Despite the high-sounding title, my blog is meant to be both serious and light-hearted, full of sadness and mirth, and reflecting the human condition. Join in the pilgrimmage and be surprised and maybe even astonished and humbled.

Thursday, August 23, 2007

Dante's "Inferno": Evil and Death, and the Masculine and Feminine as Face to Face Inspiration (2)

Accompanying this post is the painting by Marc Chagall titled, "Adam and Eve." It speaks in modern terms about the joys and the dangers of being face to face with the "other" and, not only a product of inspiration, it speaks to the reality of inspiration as found in Dante's Commedia. Gregorian's version of the Roberta Flack classic, "The First Time Ever I Saw Your Face," echoes the face to face theme.

English translations of Dante's Commedia commonly divide it into three more manageable parts--"Inferno," "Purgatorio," and "Paradiso." "Inferno" is more generally studied in high school or undergraduate settings because it is deemed more "interesting," more captivating. Why is that so? And does it suggest that evil and death is more "interesting" than life and beauty and goodness?

I believe that such "interest" comes from the "safe" imaginative encounter with the forbidden, with taboo, with terror, with evil, with death--in contrast to an actual encounter with evil. It is why "horror movies" entertain even though they trigger fear and a rush of adrenaline. It underlies the proverbial "moth drawn to the flame" imagery.

A little evil in imaginative form, death made larger than life with metaphor and symbol and personification, is a psychological and social anodyne. It is a kind of vaccination against the actual fear, suffering, disruption, and chaos caused by evil and death. Imaginative forms, symbols, totems, rituals, stories, song, imagery--in short, art and artifice--shield us. They are a kind of curtain protecting us from existential fear and trembling as we face suffering, the abyss and death.

Personal and social repetition, feedback, and looping of the symbols and metaphors maintain the warp and woof of the curtain. Nietzsche means precisely this when he says, "We have art in order not to perish from truth." With repetition and looping, such forms grow old and tired and lose their effectiveness and meaning in the face of new and incredible terrors, new avenues to fear, pain, and death. Bluntly put, they freeze up and die as in the deepest part of Dante's Hell. In the largest sense, when that happens, as Nietzsche has more famously stated, "God is dead." After that, according to Nietzsche, we must become our own god and develop our own means of protection against fear and trembling before a Godless universe. But is God dead and are we naked, exiled, and dead? Not so with Dante.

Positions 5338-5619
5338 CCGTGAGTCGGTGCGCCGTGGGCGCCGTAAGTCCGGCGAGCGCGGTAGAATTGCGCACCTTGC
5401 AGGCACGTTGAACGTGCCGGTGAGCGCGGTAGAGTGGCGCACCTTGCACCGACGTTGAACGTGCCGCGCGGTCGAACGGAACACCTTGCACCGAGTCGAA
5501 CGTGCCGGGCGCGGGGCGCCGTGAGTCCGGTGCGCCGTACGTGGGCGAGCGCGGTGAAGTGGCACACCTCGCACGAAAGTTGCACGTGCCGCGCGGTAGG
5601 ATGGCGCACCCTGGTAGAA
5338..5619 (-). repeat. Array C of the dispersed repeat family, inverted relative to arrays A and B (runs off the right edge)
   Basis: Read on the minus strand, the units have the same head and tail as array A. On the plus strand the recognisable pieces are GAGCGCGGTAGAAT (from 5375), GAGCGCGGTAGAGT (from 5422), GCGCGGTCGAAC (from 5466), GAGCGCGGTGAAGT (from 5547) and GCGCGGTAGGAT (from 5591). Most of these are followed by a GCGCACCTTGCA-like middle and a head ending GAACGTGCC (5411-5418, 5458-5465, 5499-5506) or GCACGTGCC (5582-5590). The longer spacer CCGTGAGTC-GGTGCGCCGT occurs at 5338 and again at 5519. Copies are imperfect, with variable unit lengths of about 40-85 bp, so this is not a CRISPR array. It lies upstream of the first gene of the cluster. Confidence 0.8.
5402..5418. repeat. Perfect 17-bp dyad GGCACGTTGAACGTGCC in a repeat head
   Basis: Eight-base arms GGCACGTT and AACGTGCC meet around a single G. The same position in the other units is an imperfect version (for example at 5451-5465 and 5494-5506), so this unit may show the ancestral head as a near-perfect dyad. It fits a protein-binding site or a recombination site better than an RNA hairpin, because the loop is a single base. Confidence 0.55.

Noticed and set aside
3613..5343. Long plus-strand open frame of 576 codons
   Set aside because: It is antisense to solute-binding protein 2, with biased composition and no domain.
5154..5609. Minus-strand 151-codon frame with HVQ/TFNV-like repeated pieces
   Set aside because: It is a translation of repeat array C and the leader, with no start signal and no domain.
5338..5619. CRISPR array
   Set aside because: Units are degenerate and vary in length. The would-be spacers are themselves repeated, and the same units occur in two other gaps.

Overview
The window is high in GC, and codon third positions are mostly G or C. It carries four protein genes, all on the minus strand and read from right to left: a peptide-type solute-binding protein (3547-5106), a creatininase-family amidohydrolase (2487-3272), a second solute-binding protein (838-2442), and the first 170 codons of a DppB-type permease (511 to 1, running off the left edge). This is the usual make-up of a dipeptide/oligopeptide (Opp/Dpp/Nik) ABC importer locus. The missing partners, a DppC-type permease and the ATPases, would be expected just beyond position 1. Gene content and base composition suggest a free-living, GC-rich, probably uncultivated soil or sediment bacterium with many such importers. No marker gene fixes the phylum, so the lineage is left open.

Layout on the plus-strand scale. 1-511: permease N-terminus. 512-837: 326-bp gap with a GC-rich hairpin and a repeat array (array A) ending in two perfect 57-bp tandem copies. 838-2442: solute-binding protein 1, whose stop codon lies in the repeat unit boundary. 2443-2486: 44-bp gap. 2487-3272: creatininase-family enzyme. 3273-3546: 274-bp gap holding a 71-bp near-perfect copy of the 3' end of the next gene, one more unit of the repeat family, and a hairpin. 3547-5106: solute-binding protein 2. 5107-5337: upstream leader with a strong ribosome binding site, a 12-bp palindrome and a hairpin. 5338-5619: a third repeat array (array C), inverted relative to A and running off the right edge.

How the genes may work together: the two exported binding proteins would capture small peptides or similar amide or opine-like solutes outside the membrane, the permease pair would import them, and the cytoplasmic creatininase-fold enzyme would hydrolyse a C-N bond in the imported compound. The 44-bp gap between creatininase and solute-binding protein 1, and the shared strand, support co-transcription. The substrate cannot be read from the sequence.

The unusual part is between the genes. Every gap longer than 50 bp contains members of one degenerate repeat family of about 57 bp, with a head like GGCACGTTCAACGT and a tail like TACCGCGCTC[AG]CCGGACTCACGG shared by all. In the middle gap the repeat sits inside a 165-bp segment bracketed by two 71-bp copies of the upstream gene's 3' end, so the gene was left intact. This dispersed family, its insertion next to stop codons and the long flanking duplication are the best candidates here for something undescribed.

What is it, then, that creates and inspires new language, metaphor, vision, taboo, and ritual? Dante's Commedia is instructive. A masculine poet and guide, Virgil, leads Dante through Hell and out and on in to Purgatory. But the feminine Beatrice inspires Dante and brings him out of Purgatory and on into Paradise. Dante encountered Virgil through Virgil's poetry, specifically his epic, The Aeneid. It is chiefly an epic born out of violence and war and telling of anger and violence as Aeneas goes on to establish Rome through violence.

But Dante first encountered Beatrice in Florence face to face when he was almost nine years old (1274) and she was barely eight. She was dressed in soft crimson and wore a girdle about her waist. Dante fell in love with his vision of her which he later believed was divine. He sought her out, hoping to meet her and to speak with her, but she never spoke to him until nine years later. Then one afternoon (1283) he saw her dressed in white, walking down a street in Florence. Accompanied by two older women, Beatrice greeted him. Overwhelmed, he later had a dream that "inspired" the first sonnet in his "La Vita Nuova" ("The New Life"), a marvelous poem of romantic love. In "Purgatorio," XXX, Dante encounters Beatrice in Eden “with a white veil and a wreath of olive” and is directed by her toward the bright ecstasy and beauty of Paradise.

Heroic tales of battles won and lost and exalted visions of beauty and joy, male and female polarities in language, society, and biology, the light and darkness of our universe--things looped and repeated and intertwined--all provide the stuff of both inspiration for life and of protection against boredom, dread, death, and loss of God.

So the questions for me are these: How is life and language possible without both male and female perspectives, actions, and creations? How is humanity fully possible without its uniquely masculine and feminine qualities? Indeed, how is God possible without Adam and Eve?


SteveA said...

Is life possible without polarity? Right and Left. Male and Female. Positive and Negative. Yin and Yang. No. As it says in the Gospel of Philip, verse 9: "The light with the darkness, life with death, the right with the left are brothers one to another. It is not possible for them to be separated from one another."

George Cooper said...


Thanks for checking in. I had not seen the Gospel of Philip reference before. It seems to me that all too often polarities are dealt with far too abstractly merely in terms of either/or. Seems to me that experience is a mix, a massive roiling variety, a montage of inter- and intra- acting, shading, twineing, coupling, and repelling--very much alive and constantly giving birth to creation. Like a song that can get stuck in your head and then go away after it changes you in some way.



SteveA said...

You said: "(The)Inferno is more generally studied in high school or undergraduate settings because it is deemed more "interesting," more captivating. Why is that so? "

This caused me to recall something I'd read in The Masks of God: Occidental Mythology by Joseph Campbell. He discusses and quotes from a Zoroastrian work titled the Vision of Arda Viraf. A work written between 226-641 AD. It describes all manner of horrors that await souls in hell. The punishment matches in some way the sin of the victim. Some of the transgressions correspond to ours, like adultery etc and others do not. He says